Governing the tongue…


Cotton Mather, the famous 17th century Puritan minister from New England used to stutter in his early years and overcame this impediment to speech through a great deal of effort in his early twenties. When he discovered that his efforts had bore fruit and he no longer stuttered, he was exuberant. He had found the ‘freedom of […]

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Reading Tariq Ramadan: Political Liberalism, Islam, and “Overlapping Consensus” [Full Text]


Political liberalism allows for a wide range of disagreement on moral matters and does not insist on Muslim assimilation to all aspects of liberal culture. If it is true that the liberalism of most modern European and North American societies is more “Rawlsian” (pluralistic and neutral between conceptions of the good) than “Voltairean” (committed to […]

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The Salafi Moment


The certainty that FP, and other publications like it, bring to these subjects is seemingly admirable. But they keep getting it wrong all the time. Here they go again: Painting a picture of a new “Salafi crescent” ranging from the Persian Gulf to North Africa, she worries that this bodes ill for newly won freedoms […]

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Future of Blasphemy


Came across this critique of ‘criminalisation of personal blasphemy’ by UN and European Court of Human Rights, which I thought was a good example of Judith Butler’s argument about critiques as already bound up in the normative frameworks. The following critique involves defending an ‘ethical model of blasphemy,’ from within the normative framework of political liberalism and […]

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Blasphemy, Injury, and Free Speech


I have just started reading this fascinating conversation between Talal Asad and Judith Butler among others. The title of the book is Is Critique Secular? Blasphemy, Injury, and Free Speech. The begins with a contribution from Talal Asad, followed by Saba Mahmood and response from Judith Butler followed by replies from TA and SM to JB. A snippet below of TA’s contribution from Wendy […]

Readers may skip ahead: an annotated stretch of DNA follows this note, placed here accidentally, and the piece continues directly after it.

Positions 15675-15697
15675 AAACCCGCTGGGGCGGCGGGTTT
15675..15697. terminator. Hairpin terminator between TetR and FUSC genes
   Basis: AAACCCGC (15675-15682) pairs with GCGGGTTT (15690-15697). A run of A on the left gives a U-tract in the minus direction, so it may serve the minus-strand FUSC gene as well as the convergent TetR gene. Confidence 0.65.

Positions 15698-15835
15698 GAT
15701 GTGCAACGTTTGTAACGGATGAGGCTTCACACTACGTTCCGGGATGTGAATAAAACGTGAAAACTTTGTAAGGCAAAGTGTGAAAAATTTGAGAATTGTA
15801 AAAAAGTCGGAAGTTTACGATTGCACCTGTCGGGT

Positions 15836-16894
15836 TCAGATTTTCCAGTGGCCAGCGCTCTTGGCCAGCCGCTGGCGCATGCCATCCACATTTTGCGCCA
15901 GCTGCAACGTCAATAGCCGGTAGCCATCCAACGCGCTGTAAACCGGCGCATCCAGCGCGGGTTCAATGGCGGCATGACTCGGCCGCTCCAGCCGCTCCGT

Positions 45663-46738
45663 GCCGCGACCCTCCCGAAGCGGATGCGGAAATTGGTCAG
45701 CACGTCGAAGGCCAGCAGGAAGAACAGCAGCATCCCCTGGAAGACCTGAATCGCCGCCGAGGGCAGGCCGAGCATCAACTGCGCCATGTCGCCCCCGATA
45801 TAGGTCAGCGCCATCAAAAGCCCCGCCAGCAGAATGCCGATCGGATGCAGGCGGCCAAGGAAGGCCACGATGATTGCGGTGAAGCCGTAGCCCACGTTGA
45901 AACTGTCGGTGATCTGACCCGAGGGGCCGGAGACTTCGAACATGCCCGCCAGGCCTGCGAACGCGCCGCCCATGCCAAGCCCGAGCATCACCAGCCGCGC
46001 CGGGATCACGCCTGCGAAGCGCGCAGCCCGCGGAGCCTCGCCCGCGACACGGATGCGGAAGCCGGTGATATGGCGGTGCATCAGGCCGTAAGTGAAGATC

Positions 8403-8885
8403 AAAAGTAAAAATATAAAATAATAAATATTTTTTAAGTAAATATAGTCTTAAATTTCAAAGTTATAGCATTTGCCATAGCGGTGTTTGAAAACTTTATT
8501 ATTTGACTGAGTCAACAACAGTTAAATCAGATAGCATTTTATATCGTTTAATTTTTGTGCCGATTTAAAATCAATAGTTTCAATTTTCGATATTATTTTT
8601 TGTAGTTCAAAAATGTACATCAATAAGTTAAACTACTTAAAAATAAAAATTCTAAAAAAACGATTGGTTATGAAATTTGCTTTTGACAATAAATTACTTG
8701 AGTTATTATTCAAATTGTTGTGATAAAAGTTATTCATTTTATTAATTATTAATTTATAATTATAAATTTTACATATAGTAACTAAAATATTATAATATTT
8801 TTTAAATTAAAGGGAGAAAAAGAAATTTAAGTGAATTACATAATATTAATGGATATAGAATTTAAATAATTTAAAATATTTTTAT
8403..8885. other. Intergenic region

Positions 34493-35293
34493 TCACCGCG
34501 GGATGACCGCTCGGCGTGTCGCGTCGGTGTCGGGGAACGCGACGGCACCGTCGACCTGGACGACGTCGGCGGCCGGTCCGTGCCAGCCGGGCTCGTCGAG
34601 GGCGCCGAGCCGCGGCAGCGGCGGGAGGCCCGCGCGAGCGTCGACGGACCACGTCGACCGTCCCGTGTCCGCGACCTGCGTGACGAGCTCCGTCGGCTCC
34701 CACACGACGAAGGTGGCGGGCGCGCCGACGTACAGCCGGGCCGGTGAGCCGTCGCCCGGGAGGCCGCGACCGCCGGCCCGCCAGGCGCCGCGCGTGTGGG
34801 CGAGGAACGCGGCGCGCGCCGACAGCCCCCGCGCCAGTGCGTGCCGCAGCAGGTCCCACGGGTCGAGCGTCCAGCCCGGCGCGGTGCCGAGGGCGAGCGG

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J.S. Mill on Blasphemy


Below is a brief passage from an essay written by J.S. Mill against application of Blasphemy law in England. The essay is occasioned by the prosecution of Richard Carlile and was published in 1883. Notice the rhetoric of Mill’s argument against the prosecution of Blasphemous in England. Defending Christianity against blasphemous prosecutions, he does not […]

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Mother of Sanskrit and related languages was spoken by Turkish farmers, says new study – The Times of India


NEW DELHI: Ma (Hindi), mater (Latin), mutter (German), mere (French), madre (Spanish), madar (Persian), matka (Polish) – these are words from different languages but they all mean ‘mother’. There are many words like that common to languages from Iceland to Sri Lanka, including many (but not all) Indian languages. All these languages – about 494 […]

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BBC News – English language ‘originated in Turkey’


Modern Indo-European languages – which include English – originated in Turkey about 9,000 years ago, researchers say. via BBC News – English language ‘originated in Turkey’.

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Blasphemy etc.


Blasphemy law is again coming into focus in the wake of arrest of a minor child on charges of Blasphemy in Pakistan. Once again, Pakistani political elite, including the much-touted movement for justice is quite over such [ab]uses of a law that is almost certainly nothing more than heritage from British Raj and it has fallen […]

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Algebra: to teach or not to teach?


Once upon a time, learning math was not everyone’s privilege. Then things changed. After nearly a hundred years of public education, in the late 1980s, the rhetoric was ‘mathematical power for all.’ Later in the early 2000s it was ‘mathematical proficiency for all.’ Is it now drifting toward, “Should we even teach it to everyone?”…That’s […]

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